The biggest thing I’d like to see is more ideas. Across heavy music in general, there’s a resistance to new ideas and new flavours. I find a lot of heavy music to be needlessly derivative. If you’re in a doom band and all you listen to is other doom bands, how are you ever going to find your own voice and cut through?
Q15 – Your album is winning a whole load of praise from just about everyone. Are you pleased with the responses so far. Did you realise you had something special on your hands before releasing the new album.
We were pretty sure we had something special, but the response has been amazing. For a weirdo rock band from Toronto, we’re simply blown away that the record has been so well received.
Q16 – How did you guys hook up with record label – New Damage Records.
New Damage began as an offshoot from a pretty well-known indie label called Dine Alone Records. Dine Alone was founded by a dude named Joel Carriere came up in the screamo scene, promoting shows and managing Alexisonfire. New Damage is Dine Alone’s imprint for heavy stuff and is run by a gentleman named Richard Fernandes. Rich had previously managed the label Distort, working with bands like the Cancer Bats and Comeback Kid. We’ve known Joel for a while and when we’d finished recording Monsoon, he thought it would be a good fit for ND and passed it over to Rich. The rest is history!
Q17 - They have did a stunning job on your Vinyl Packages. Did you have much say with the design of your Vinyl Record. Plus are you vinyl record fans yourselves.
As I mentioned, I handled all the design. Rich was cool to let me go wild. That said, I don’t think our LPs are too ostentatious! But we are indeed fans of vinyl. There’s something so pleasant about the ritual of playing a record. It’s just a really nice way to enjoy music. Not that I’m down on digital though—my phone is ever present and I love the convenience of having a massive library with me when I travel.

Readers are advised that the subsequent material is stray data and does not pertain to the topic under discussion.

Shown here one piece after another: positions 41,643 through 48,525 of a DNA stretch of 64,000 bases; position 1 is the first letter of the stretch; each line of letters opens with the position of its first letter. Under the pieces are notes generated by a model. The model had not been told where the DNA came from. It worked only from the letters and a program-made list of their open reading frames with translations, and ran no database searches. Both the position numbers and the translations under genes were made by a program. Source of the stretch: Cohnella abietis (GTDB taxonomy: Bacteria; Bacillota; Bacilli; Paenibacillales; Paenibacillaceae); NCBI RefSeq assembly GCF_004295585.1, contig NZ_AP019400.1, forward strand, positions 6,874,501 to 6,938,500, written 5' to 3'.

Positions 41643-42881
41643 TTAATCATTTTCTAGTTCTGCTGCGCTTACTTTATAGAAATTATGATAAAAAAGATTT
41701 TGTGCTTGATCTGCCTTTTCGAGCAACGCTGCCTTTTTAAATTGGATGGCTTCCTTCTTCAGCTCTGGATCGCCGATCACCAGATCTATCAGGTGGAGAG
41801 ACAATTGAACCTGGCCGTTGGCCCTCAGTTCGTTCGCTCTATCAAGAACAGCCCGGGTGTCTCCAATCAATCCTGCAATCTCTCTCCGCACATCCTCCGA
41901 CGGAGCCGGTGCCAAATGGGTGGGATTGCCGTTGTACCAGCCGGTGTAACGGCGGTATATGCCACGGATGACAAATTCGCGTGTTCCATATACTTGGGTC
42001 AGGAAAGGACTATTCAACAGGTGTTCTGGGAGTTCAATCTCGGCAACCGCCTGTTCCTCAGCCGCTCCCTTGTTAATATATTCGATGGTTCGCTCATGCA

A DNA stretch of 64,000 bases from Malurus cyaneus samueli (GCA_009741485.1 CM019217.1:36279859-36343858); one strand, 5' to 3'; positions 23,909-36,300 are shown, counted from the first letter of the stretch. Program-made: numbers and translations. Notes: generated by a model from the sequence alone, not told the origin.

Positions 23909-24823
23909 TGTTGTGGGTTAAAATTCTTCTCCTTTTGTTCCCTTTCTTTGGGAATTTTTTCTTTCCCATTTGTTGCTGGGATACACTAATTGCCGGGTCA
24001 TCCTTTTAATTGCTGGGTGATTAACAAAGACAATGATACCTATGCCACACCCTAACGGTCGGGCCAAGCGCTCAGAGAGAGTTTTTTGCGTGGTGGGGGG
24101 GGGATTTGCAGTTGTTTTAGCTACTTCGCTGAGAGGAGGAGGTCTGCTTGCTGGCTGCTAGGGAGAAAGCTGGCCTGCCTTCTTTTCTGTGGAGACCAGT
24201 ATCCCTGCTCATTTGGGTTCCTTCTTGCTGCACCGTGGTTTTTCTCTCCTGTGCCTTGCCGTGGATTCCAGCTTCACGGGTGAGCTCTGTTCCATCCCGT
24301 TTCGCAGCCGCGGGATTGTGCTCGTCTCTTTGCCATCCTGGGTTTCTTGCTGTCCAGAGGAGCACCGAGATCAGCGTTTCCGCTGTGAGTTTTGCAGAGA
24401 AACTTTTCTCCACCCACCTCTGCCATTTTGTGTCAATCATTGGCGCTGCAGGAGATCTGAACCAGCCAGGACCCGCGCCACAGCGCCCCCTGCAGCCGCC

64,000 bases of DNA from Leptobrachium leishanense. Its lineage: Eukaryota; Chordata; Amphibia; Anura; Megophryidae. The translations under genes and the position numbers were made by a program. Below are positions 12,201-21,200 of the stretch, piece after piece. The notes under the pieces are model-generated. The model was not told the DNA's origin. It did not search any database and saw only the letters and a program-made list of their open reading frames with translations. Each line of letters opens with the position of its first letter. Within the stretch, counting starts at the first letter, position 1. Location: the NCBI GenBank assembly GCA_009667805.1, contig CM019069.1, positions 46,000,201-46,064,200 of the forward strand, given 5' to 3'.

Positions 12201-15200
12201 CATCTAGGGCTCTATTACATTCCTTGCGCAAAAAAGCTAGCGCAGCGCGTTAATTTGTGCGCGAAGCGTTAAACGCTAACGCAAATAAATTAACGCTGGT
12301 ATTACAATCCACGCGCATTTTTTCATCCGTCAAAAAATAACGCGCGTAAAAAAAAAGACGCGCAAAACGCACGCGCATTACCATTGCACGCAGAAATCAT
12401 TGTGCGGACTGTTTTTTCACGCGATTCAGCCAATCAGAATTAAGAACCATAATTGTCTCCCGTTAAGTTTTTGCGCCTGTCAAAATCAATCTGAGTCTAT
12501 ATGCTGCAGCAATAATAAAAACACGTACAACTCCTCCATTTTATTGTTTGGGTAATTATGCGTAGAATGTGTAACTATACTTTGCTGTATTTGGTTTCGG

Q18 – If you could give any advice to people wanting to start a band what would it be.
My advice would be: open yourself to genres outside of what you’re playing. There’s tremendous pressure to conform to an easily classifiable genre or convention. There are already way too many orthodoxies in heavy music.
Q19 – Apart from the new album what else do you have in store over the next 12 months or so.
Really, we’re just trying to rustle up touring opportunities. Certainly having all the great feedback on the record is making things easier. But we’re really gunning to make it over to the UK and Europe. Touring North America is tough — its an insanely large land mass and things are really spread out.
Q20 – Well guys thanks for talking to us here at Sludgelord HQ. Do you have anything to say to your fans.
We hope to be over to see you soon! We’re dying to play these songs for everyone!
Thanks to Nick for taking the time out to talk to us at Sludgelord HQ. And to Zach Shaw over at The Syndicate PR for arranging this interview.
Monsoon Season is available to buy on CD/DD/Vinyl now from New DamageRecords.
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Written by Steve Howe